Early on in his radio career, Viviers described HF Verwoerd’s funeral procession as it moved solemnly through Pretoria’s Church Square. A natural-born storyteller, Viviers needed more than an event like a funeral or a radio play (an early speciality) on which to discourse, he needed a subject. He found it in rugby, an epic narrative peopled by unsmiling sons of the African soil, who fought a long rear-guard action against pretty much everyone. Their vendetta was particularly sharp against folk from the north. Northerners drank too much warm beer in smoky caverns called pubs. The layabouts among them were propped up by something called the welfare state.
Viviers covered the traumatic 1969/70 Springbok tour of the United Kingdom, where the ’Boks were hassled by anti-apartheid demonstrators down the length and breadth of the land. He didn’t mince his words, describing the protestors as “long-haired sewer rats”, the offspring of a fatally permissive society. These tragic northern flaws were magnified when, once every six years or so, the British Lions ventured to either South Africa or New Zealand, bringing their talent but not their hearts. Unlike the dandies of the north, the grim men of the south were in touch with the wellsprings of their manhood. In the South Africans’ case, they tilled the soil (in magazines such as Huisgenoot Springboks were ritually photographed sitting on tractors) and spoke the language of that soil. Rugby was part of their culture and identity, their very being. It was one of the few things they had left as the world began to take an increasingly dim view of apartheid.
In the long minutes before kick-off at Loftus, Viviers knew what the stakes were. He knew that with South Africa becoming a pariah-state because of apartheid, isolation was around the corner. And he knew the Lions were both talented and hard.
As a result, he said, this Test “was going to be the most important match in Springbok rugby history”. If they lost at Loftus, no one would want to play them because playing any sport against white South Africa was becoming morally indefensible. “It might even be the end of international rugby for them for quite a while …”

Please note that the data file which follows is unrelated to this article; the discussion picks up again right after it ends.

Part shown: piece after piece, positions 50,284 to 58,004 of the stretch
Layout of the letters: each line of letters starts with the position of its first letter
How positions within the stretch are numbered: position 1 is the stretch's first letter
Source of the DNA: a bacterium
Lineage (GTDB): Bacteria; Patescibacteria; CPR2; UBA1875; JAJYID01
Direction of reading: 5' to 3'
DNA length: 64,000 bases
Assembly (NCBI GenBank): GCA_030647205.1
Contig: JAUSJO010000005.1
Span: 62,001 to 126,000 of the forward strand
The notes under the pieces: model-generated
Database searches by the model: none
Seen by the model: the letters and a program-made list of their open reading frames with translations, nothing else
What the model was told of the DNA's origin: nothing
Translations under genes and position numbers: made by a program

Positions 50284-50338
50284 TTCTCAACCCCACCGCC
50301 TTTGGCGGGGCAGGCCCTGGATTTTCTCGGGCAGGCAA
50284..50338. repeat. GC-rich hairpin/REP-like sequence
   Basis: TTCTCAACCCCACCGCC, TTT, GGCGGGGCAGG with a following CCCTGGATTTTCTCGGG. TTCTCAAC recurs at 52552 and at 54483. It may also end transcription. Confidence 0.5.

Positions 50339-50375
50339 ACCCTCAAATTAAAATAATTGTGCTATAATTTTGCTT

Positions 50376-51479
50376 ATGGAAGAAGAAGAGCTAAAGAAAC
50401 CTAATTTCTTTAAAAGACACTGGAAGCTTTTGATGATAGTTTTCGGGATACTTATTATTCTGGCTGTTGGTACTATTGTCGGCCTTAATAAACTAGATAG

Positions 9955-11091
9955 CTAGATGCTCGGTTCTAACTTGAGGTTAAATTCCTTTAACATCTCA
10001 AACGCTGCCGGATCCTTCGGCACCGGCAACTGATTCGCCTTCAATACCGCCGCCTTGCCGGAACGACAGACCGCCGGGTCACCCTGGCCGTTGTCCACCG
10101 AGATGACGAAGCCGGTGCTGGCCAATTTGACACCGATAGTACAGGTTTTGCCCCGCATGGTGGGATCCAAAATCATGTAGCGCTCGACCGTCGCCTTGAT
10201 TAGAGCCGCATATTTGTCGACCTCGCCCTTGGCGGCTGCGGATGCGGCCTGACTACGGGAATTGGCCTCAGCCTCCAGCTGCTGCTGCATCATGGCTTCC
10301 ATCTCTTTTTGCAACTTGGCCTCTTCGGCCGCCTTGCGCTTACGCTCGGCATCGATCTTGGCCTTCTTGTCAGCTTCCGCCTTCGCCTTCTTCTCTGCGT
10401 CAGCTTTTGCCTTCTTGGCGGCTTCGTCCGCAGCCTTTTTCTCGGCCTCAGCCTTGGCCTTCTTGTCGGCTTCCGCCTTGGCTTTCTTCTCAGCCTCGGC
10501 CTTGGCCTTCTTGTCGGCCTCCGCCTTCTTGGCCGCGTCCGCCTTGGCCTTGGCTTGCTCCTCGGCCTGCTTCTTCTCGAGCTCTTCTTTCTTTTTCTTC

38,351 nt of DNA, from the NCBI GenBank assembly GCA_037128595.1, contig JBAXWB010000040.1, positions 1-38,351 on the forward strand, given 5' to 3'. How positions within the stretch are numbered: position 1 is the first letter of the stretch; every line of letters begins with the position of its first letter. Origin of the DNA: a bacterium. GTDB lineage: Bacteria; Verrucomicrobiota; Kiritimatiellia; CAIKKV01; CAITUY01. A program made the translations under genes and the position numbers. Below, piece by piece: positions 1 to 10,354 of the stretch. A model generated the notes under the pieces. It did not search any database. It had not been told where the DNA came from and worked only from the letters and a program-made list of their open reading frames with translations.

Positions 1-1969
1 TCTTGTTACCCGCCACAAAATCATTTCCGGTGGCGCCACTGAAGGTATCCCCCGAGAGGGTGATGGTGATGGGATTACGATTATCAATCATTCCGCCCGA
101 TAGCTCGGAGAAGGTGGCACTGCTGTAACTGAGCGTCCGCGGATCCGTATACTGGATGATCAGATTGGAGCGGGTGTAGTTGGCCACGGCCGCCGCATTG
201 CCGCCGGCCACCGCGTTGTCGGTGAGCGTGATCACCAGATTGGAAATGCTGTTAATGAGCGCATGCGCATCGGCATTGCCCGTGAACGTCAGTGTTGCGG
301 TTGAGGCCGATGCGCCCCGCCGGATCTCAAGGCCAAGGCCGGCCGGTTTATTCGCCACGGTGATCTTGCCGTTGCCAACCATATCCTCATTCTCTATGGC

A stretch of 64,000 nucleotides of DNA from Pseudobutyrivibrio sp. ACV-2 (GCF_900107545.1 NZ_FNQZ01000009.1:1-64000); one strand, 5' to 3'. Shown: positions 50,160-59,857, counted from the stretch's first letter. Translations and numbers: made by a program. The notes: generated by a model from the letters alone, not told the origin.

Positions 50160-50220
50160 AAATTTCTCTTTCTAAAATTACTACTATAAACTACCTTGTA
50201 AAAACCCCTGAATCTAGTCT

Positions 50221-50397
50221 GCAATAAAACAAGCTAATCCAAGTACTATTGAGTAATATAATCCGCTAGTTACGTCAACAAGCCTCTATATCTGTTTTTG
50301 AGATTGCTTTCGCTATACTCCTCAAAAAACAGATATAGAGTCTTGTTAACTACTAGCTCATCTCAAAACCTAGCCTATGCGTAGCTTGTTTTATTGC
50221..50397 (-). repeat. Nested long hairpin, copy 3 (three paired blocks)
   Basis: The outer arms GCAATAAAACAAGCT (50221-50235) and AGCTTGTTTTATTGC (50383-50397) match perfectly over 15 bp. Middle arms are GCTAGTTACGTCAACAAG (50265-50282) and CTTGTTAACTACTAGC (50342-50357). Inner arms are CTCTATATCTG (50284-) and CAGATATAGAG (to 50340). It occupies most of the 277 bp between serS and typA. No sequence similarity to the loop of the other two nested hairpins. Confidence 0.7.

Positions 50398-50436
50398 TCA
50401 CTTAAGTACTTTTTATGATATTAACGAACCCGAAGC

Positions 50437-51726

That late June day in 1974, as they were heading to the changing rooms, the ’Boks were perturbed to hear singing coming from the Lions bus alongside. Led by the Scots’ winger, Billy Steele, the Lions banged out each verse of Flower of Scotland with crazy gusto.
“The Lions have a shared story: their memory of the bus, the song, the growing resolve, the sense that this would be their day,” writes Macdonald. “We Springboks have no shared story. Each will have his own story. For all, the common denominator would be the pressure and foreboding that pervaded the Springbok camp.”
The “pressure and foreboding” was indeed too much for the team of seven “unexplained changes”, of which the unfortunate Macdonald was one.
Worse still, they were a patchwork team of 15 individuals while the Lions had a very good idea of what the afternoon would bring.
They had already won the 1971 series in New Zealand 2-1, drawing the last Test 14-all, and this gave them the confidence to believe they might do something similar in another southern outpost.
Asked by Kirkpatrick to “spark a team”, Macdonald barely touched the ball all afternoon and neither did his team. Down by two JJ Williams tries to nil at half-time, the ’Boks leaked three more tries in the second half, their defence as full of holes as a colander. They eventually lost the Test 28-9, at the time the heaviest defeat in Springbok rugby history.
Despite Viviers’ incipient fears, the afternoon found him in stellar form, his merry vocabulary of “Noujas”, “platloops” (flatten) and “inklims” (climb in) at the ready. He even invented a few words. For the Lions’ third try, for instance, initiated by a twinkling run from deep by Bennett, he invented the word “hinkepink”, meaning to sidestep or jink.
Watching the video of the Test in his study all those years later, Macdonald is correct to point out that Bennett’s dizzy run starts with a “head dummy”, but he also admits that he can’t compete with the off-the-cuff brilliance of Viviers’ “hinkepink”. “It’s humiliating to be sidestepped,” he writes, “but there’s no shame in being hinkepinked.”
Discarded as part of an experiment gone horribly wrong, Macdonald never played for the Springboks again, discarded at the tender age of 24. His uncle, Pat Lyster, had played in the famous Springbok “Invincibles” to New Zealand in 1937. As a boy, Macdonald was asked if he’d like to put on one of Uncle Pat’s old Springbok jerseys and was thrilled at the prospect, cherishing the feeling for days. Now he’d done the real thing and it was all over, a nightmarish anti-climax.
After the Loftus defeat, Macdonald played at Oxford University for two years before finding himself at the sleeping giant that was Stade Toulousain, which was rousing itself. It was a heady time to be in the South of France, where he played in a back-row with two of the rugby world’s ultimate exotics, Jean-Pierre Rives and Jean-Claude Skréla. The glory years were just ahead and for Macdonald, it was no bad thing. He had much to forget, after all.
Ja-Nee: The Story Beyond the Game, is published by Flyleaf. An e-Book is available for Kindles on Amazon